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Photovoltaic interfases

Photovoltaic interfases

Hybrid organic-inorganic perovskites have changed drastically the photovoltaic field by 2010 due to their low cost and their high light absorption. This perovskites have a structure with MX62- inorganic octahedra, where M is a divalent metal (often Pb2+) and X is a halogen. In the interstices among octahedra organic molecules are hosted. Since these perovskites have been proposed for photovoltaic in 2009 with an efficiency of 3,8% at the time, their efficiency has been multiplied by more than a factor five in only some years ! This technological success can certainly be improved with a better comprehension of their fundamental properties, as the experimental determination of the electronic structure, which controls the optical absorption and the charge carrier transport, or the dynamical response to photoexcitation.

Band structure and tetragonal/cubic phase transition

One of the most promising perovskites for solar cells is CH3NH3PbI3, MAPbI3 or MAPI. Its experimental band structure was rather unknown until our measurements with wavevector resolution. Moreover, our results show that the photoemission spectral weight follows the periodicity of the high temperature cubic phase (above 50°C) even when the system is structurally in a tetragonal phase. This explains the insensitivity of solar cells towards the tetragonal/cubic transition, despite the transition temperature being in the operation temperature range.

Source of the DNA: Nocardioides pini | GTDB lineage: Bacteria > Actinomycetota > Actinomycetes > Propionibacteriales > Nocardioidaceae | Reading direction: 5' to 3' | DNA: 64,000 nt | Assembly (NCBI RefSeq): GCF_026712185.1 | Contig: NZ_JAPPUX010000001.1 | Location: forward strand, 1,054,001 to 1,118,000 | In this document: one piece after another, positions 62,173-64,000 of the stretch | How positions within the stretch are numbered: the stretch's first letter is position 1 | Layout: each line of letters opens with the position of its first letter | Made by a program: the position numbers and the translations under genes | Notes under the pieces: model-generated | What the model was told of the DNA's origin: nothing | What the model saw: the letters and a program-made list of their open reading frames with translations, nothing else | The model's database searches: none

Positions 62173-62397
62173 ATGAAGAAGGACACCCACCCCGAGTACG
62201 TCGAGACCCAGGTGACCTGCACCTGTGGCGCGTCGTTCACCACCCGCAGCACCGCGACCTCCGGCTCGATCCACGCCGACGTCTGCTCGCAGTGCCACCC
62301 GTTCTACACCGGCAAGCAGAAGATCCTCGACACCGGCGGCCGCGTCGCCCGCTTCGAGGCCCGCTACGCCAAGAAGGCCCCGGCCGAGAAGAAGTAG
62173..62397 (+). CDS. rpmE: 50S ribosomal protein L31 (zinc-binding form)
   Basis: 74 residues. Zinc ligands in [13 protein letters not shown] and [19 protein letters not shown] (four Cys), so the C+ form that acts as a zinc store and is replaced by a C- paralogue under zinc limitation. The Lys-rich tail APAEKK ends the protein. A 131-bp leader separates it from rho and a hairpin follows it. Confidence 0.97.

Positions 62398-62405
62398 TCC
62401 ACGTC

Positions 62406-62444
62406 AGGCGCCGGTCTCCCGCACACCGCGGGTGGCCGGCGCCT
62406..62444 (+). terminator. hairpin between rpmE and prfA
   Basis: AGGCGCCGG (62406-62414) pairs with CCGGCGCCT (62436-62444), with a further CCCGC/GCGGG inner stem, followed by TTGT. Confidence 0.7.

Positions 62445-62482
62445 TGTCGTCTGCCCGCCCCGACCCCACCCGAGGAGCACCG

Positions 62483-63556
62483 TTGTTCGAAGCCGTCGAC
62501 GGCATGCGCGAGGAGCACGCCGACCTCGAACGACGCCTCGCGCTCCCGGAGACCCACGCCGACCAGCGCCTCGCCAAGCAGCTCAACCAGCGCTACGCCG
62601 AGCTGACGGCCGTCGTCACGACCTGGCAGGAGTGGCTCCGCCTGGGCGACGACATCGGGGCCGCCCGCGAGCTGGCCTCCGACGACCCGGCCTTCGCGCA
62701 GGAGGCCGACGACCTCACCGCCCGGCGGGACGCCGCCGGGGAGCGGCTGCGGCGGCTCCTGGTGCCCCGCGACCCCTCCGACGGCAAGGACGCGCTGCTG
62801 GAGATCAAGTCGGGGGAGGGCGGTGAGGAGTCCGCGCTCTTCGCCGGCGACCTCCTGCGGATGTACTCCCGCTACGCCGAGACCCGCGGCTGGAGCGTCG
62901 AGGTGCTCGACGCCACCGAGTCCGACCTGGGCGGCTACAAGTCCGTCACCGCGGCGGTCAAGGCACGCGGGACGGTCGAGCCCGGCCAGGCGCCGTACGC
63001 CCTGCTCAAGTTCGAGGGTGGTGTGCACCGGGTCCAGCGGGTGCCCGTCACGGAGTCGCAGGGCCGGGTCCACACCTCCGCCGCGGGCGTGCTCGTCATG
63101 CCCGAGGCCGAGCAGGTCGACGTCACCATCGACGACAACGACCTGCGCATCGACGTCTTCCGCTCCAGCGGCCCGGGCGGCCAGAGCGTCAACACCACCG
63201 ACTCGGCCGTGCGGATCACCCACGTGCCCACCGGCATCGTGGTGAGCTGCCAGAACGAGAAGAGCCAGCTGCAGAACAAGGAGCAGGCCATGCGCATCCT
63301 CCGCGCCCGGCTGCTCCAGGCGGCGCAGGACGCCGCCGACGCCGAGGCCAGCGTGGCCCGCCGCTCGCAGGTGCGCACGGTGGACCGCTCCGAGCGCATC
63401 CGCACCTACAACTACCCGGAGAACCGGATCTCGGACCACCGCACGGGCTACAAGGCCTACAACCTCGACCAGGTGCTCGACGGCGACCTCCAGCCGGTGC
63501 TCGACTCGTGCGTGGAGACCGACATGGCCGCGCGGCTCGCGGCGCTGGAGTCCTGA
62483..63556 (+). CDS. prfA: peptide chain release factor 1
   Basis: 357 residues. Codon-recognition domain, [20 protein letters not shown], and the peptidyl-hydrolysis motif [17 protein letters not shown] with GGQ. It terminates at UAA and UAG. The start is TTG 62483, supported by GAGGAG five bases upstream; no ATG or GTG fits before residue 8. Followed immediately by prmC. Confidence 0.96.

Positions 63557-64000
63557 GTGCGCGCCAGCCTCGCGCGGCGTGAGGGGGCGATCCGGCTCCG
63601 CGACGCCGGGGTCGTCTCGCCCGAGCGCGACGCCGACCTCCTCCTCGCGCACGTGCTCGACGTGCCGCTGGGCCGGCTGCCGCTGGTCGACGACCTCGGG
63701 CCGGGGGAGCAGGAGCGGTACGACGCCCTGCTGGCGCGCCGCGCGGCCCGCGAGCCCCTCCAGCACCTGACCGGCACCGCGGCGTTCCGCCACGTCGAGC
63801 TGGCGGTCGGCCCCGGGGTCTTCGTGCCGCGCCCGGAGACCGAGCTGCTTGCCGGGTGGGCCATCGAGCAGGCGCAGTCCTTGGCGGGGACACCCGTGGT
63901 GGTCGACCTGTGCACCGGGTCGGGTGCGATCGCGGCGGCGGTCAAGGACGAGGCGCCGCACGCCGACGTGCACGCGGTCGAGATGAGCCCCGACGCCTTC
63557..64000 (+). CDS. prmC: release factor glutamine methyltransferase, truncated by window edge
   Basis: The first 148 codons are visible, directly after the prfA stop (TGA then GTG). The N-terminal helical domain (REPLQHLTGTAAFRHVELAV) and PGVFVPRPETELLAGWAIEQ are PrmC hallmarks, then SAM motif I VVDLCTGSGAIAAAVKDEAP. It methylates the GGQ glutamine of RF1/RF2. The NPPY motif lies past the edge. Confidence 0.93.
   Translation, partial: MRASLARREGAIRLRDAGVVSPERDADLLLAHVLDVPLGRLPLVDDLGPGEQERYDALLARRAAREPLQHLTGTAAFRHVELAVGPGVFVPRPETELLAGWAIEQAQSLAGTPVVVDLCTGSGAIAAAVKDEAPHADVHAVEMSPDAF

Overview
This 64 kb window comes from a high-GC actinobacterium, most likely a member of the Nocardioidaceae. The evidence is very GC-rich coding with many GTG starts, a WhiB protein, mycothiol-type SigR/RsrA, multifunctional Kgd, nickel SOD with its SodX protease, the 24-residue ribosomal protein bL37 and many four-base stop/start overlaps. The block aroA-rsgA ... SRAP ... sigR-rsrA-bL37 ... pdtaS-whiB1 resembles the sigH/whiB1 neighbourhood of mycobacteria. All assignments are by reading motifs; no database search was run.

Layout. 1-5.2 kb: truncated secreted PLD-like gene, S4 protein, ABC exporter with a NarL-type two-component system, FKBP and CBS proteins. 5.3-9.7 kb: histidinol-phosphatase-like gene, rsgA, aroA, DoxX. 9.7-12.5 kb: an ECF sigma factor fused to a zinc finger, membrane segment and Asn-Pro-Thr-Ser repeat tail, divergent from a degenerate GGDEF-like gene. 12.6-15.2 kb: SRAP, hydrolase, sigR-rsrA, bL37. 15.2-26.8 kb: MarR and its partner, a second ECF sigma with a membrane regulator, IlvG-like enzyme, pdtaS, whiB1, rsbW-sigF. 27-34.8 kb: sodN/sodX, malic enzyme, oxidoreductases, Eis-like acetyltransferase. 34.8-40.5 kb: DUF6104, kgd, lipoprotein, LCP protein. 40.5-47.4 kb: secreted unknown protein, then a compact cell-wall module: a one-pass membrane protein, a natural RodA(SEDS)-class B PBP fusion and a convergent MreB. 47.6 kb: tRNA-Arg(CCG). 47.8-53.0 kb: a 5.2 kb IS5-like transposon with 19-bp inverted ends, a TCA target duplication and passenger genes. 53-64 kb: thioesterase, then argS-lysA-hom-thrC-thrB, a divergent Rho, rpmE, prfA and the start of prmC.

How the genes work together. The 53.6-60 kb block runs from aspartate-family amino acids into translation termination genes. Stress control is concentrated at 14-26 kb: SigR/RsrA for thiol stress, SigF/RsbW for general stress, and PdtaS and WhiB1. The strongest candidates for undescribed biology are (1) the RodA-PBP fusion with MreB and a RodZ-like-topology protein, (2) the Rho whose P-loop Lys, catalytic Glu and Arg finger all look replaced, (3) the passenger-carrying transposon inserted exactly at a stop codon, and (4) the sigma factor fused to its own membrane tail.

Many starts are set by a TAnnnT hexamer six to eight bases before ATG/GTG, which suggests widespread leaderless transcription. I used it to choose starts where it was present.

MAPI band structure with wave vector resolution. The measurement was done at 170 K in the tetragonal phase. The spectral weight follows the cubic symmetry instead of the tetragonal cone. Figure from Min-I Lee et al. J. Phys. D : Appl. Phys. 50, 26LT02 (2017).

Sub-picosecond electronic relaxation dynamics

The electronic relaxation dynamics is particularly important in solar cells. If the charge carriers relax fast, they will not reach the external circuit, reducing therefore the photovoltaic efficiency. Two-photon photoemission allows to study the relaxation dynamics and to simulate the absorption of a solar photon. A first photon excites the systems and populates the conduction band. Afterwards, a second photon, with a temporal delay with respect to the first one, studies the relaxation dynamics. Our measurements indicate, among other results, that defects trap electrons within few picoseconds, in agreement with the efficiency reduction in aged hybrid perovskite solar cells.

Photoelectron intensity map as a function of kinetic energy and pump-probe delay for (a) an as-grown sample, and samples annealed at (b) 100°C and (c) 200°C. Figure from Z. Chen et al., Phys. Rev. Mat. 1, 045402 (2017). Copyright 2017 by American Physical Society.